After much deliberation I finally decided how to present the Laura Ashley sample quilts that I wrote about on the blog towards the end of last year. These are tiny little pieces using up the very smallest scraps of the Laura Ashley fabric I have been given and adding elements to them to suggest a narrative which we can’t unlock but can’t resist putting together. For example:
I am very committed to the idea that we are all born storytellers and that this is how we make sense of the world, so when we see something like the little red quilt above, we start to make up our own story to explain why there is a spoon with the Mayflower on it: a present from an American relative? A souvenir of a special trip? A birthday present from a friend who knew about the spoon collection? A Daughter of the Mayflower? Or, with the one next to it on the right, why is there something that looks like the moon on it, with all the associations of moon and June and lunacy, and the tides and so on. And where did the lace come from and why has it been so treasured? We can’t help explaining the world to ourselves in stories. And, I can’t help telling myself stories when I am making the pieces. But really, the secret stories here are those of the viewer who makes up their own narrative as they look at the pieces, and, ideally, take them out of the album and hold them in their hands.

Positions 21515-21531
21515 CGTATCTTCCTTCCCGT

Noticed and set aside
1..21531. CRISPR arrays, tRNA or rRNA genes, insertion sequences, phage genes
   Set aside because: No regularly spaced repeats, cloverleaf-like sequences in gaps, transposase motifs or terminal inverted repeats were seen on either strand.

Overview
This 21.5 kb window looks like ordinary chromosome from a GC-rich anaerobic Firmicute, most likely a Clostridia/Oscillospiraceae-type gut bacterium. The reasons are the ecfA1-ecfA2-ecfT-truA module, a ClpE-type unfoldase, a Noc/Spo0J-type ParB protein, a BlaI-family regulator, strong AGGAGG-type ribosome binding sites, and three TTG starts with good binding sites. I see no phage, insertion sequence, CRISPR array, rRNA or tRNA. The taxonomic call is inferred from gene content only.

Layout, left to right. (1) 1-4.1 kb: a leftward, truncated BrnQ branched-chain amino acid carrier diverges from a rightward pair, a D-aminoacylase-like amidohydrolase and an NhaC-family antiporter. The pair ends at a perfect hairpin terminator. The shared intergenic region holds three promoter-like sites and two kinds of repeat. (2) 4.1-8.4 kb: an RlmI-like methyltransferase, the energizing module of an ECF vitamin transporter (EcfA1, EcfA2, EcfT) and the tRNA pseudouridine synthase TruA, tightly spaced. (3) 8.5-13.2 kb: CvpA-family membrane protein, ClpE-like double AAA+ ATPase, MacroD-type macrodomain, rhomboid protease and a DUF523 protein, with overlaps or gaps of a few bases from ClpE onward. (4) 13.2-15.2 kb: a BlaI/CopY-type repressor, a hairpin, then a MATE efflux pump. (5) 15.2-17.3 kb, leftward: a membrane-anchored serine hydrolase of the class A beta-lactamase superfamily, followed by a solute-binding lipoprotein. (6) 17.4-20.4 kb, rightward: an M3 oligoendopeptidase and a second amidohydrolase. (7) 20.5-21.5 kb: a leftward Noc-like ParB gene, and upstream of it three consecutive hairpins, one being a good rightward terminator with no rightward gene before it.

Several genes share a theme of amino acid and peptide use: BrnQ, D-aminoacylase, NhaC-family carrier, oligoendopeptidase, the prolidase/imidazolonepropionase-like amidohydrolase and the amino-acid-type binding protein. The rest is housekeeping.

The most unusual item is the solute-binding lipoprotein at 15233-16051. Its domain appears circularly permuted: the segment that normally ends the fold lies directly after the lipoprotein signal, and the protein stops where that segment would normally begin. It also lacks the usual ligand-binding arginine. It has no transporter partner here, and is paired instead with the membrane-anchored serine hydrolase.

I really enjoyed making the pieces but wasn’t quite sure what to do with them. There were just too many of them to frame, and they weren’t sufficiently robust to make into a free-standing concertina book, so they had been hanging around for a while. Then I saw an episode of the Kemshalls’ lovely design tv on making collectors’ books – essentially coptic bound books with folded over pages to store small flat items like postage stamps. I scaled it up a bit to take the mini quilts. I used really thick handmade Indian paper which was hard to fold but lovely to sew and very stiff to give the book body:
I wrote some notes on the folded down flaps, to make it feel more like a sample book, or working document. The book at that point was lying fairly flat, but once I put the quilts in and decided to add the ties at the sides to keep the objects from falling out, it suddenly refused to be a closing book and turned into a free-standing object, which I really liked:
Here’s the binding:
It isn’t gloriously neat, but I like the handmade slightly tatty feel it gives. I use a very simple coptic stitch although I keep meaning to learn something fancier, and I use the linen thread sold for preparing horses’ manes for dressage events. It’s very cheap comparatively and gives a good effect.
I made the covers out of the embroidered linen that I made stuffed birds out of at Christmas for those who saw that post, and lined it with some unlovely 90s Laura Ashley fabric. I liked the creamy linen because it went with the nostalgic, a bit vintage feel of the album as a whole:
The curlicues are taken from Tim Holtz’s grungeboard shapes and painted with Golden Fluid Acrylics and glued on. The pounding the glue on technique that I learned at my bookbinding course last summer really worked to get the complex shapes to stick completely.
I now need to get some sort of perspex box or dome to fit over the finished thing, which will be tricky, I suspect, but I really like the finished piece, and like the way that it has taken on a sculptural form of its own accord.